Ongoing monitoring is limited to events which occur within Victoria. Offences in other jurisdictions including the Commonwealth will not be monitored, and will only be taken into account at the time of renewal, once every 5 years.

Registered employers are notified if a clearance is suspended or cancelled, but there is no notification to the employer if or when they deregistered. An employer cannot know whether or not they are registered against a particular cleared person, to be certain they will be notified if a clearance is revoked.

Prohibition Notices issued by the Regulatory Authority under the Education and Care Services National Law Act are not reported to the Screening Authority.

Western Australia

The Department of Justice issues a Working with Children Check Card, which includes a photograph of the applicant, subject to a Working with Children National Criminal History Check. This check cannot be

Ongoing monitoring is limited to events which occur within Victoria. Offences in other jurisdictions including the Commonwealth will not be monitored, and will only be taken into account at the time of renewal, once every 3 years.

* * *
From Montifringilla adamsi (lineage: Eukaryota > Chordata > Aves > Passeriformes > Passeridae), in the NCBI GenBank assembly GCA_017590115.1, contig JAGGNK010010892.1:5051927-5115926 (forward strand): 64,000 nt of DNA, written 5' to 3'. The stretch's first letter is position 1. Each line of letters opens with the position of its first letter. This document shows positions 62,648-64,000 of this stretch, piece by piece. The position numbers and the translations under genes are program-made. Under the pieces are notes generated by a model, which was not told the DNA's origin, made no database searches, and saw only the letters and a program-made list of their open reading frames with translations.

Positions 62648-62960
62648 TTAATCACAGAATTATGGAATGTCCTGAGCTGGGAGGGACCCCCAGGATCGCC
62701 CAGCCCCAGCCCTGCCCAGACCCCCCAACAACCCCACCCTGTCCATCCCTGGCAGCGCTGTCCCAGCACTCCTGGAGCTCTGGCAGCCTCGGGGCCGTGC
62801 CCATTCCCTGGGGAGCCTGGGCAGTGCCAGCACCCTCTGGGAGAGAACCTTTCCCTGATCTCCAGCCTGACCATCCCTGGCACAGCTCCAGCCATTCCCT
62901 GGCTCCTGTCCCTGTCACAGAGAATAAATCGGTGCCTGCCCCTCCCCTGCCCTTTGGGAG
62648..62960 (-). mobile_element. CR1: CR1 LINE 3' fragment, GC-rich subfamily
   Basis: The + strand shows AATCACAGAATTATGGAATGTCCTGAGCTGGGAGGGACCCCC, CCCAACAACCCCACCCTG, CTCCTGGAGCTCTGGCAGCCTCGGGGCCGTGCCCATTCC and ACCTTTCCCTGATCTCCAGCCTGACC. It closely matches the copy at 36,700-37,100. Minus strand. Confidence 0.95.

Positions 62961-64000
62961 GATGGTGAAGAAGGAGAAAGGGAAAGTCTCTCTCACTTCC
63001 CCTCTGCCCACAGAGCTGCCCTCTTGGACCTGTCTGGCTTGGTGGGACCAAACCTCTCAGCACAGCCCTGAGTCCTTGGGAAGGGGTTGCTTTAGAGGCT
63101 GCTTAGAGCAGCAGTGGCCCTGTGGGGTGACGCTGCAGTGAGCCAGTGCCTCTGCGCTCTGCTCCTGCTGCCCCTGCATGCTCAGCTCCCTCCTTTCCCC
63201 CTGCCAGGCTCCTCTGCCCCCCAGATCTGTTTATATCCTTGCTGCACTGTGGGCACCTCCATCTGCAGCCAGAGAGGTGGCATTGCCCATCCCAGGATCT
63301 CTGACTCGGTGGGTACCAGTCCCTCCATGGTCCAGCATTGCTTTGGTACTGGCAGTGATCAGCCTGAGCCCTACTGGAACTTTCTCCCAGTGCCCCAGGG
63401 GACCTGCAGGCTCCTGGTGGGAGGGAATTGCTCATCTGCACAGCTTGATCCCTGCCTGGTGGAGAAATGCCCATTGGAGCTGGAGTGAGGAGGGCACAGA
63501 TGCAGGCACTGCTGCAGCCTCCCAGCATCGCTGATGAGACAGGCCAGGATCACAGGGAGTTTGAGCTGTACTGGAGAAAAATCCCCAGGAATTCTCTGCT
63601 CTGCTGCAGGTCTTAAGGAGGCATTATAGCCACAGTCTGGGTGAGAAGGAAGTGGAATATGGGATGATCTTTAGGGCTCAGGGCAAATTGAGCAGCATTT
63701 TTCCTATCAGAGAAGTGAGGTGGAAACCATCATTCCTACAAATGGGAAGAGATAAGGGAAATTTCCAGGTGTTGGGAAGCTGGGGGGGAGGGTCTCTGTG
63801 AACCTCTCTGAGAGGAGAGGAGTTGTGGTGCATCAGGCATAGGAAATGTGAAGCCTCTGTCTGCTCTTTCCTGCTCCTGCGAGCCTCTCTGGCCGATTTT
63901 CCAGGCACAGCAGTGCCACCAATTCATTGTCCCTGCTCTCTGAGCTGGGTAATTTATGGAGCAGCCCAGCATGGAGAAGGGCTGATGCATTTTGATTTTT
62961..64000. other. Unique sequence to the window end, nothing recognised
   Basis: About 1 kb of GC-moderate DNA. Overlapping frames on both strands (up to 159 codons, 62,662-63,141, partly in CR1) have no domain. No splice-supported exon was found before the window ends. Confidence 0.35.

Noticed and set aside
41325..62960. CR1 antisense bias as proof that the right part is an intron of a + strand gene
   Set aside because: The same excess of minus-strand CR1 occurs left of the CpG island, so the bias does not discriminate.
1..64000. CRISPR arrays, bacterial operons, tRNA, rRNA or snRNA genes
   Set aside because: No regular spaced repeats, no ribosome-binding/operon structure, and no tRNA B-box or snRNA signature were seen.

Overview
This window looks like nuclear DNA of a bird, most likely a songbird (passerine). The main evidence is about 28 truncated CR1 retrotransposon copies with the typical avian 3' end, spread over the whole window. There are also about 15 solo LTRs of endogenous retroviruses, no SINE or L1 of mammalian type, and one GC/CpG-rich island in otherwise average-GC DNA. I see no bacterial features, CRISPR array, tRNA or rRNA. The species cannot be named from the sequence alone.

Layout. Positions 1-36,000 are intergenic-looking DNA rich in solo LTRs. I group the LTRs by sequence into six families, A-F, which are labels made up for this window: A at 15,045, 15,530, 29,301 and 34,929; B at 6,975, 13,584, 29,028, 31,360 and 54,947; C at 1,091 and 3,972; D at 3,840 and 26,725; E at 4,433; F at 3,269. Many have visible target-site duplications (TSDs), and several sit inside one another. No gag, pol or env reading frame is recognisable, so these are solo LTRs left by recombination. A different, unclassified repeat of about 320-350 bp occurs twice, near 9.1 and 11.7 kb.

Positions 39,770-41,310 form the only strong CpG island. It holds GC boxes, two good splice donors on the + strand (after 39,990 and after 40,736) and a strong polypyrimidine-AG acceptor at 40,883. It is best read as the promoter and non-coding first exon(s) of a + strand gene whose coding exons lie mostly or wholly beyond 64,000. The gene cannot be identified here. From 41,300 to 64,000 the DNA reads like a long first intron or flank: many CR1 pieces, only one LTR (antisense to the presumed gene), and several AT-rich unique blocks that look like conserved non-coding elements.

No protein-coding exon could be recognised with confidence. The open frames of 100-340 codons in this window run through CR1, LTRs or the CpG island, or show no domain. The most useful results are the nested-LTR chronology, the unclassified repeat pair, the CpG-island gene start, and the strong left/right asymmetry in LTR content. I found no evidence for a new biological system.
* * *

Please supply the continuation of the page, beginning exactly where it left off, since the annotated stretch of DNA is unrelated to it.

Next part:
Registered employers are notified if a clearance is suspended or cancelled, but there is no notification to the employer if or when they registered or deregistered. Without repeatedly manually sending employee lists to the Department for checking, an employer cannot know whether or not they are registered against a particular cleared person, to be certain they will be notified if a clearance is revoked.

Prohibition Notices issued by the Regulatory Authority under the Education and Care Services National Law Act are not reported to the Department.